In our last blog entry on San Antonio trucking accidents , we discussed some of the elements that go into proving employer liability for the negligence of their employees. Today, we would like to discuss the family purpose doctrine. A long time ago, the law allowed the owner to escape liability for the negligence of a driver especially if that driver was a member of the owner’s family. The rule created incredible inequity and unjust results – essentially, a family could be absolved from liability for injuries to others if they had no financial means to pay. The law has recognized this inequity and since evolved. Now, an owner is liable if he extended his permission to a family member to use the vehicle.
If an owner expressly or impliedly gives his consent to a member of the family, that owner can be held liable, especially if the vehicle was purchased by the owner and used for family activities. To invoke the family purpose doctrine, Baseluos Law Firm works to demonstrate that the owner defendant 1) maintained control and ownership of the vehicle; 2) utilized the vehicle for family activities; 3) the negligent driver was a member of the owner’s family; 4) the driver was using the vehicle at the time for a family purpose; and 5) the owner gave his consent for the use.
The family purpose doctrine is not just applicable to a head of household but also parents and their children. To hold another family member liable, that individual must have been an owner of the vehicle . The registered owner is not necessarily indicative of family car liability. When examining whether a vehicle fits the role of a family car, courts look at factors such as who assumed the financial responsibility for the car; who had the right to control use of the car; and the intent of the family members.
Often, in San Antonio car accidents, owners try to escape liability by claiming the family member exceeded the scope of permission for use of the car. For example, owners will claim that the vehicle was only to be driven to a certain location or within certain hours. Even if the car was used in a manner not approved by the owner, if the use was generally within the scope of the permission, owners will not escape liability.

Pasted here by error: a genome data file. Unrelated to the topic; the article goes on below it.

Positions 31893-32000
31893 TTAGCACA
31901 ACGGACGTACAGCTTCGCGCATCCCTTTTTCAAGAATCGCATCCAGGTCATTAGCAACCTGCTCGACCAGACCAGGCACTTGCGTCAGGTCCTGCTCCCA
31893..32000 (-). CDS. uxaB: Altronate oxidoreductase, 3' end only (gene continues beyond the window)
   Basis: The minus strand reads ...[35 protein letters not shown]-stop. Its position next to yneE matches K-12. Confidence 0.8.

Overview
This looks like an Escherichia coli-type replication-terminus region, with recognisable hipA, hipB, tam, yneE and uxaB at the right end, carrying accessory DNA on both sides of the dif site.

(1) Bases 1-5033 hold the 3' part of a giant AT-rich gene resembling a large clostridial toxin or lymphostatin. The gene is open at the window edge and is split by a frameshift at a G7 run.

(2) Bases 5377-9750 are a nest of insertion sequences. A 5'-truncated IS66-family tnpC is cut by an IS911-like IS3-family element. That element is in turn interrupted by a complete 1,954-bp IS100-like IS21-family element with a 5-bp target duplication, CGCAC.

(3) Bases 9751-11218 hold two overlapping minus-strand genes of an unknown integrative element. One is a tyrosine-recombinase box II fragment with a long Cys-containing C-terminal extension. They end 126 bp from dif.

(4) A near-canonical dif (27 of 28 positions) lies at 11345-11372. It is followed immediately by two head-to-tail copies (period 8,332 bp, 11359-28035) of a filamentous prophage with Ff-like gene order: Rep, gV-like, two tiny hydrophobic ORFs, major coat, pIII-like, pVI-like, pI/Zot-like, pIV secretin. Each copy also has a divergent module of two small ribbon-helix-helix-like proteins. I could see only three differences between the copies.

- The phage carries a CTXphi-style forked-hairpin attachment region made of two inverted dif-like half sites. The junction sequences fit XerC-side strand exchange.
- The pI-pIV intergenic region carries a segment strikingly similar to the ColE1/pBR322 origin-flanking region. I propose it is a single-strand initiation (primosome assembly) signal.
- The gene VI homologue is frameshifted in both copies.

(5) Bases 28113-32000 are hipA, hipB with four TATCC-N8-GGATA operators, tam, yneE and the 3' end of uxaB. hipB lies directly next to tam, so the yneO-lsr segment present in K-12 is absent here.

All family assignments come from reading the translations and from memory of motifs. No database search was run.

Moreover, even if the vehicle was originally bought for business purposes, but ultimately is used to for family activities, the family purpose doctrine still applies.
Sometimes a family member will lend a vehicle to another person to drive without the permission of the owner. In such a case, the owner may still be held liable if that owner allowed the original family to use the vehicle and the vehicle was being used for a family activity at the time of collision. The family purpose doctrine can even apply when the owner explicitly told the family member not to allow third parties to drive the vehicle.
Sometimes application of the family purpose doctrine is rendered obsolete, because the insurance coverage of the owner automatically extends to household members or individuals given permission to drive by the owner. Because insurance policies are often the primary means of obtaining compensation, invocation of the family purpose doctrine is often not necessary.
In a twist, an owners suing a family member for damage to his car may find himself limited on damages if it can be shown he has comparative negligence for allowing the family member to drive the car in the first place.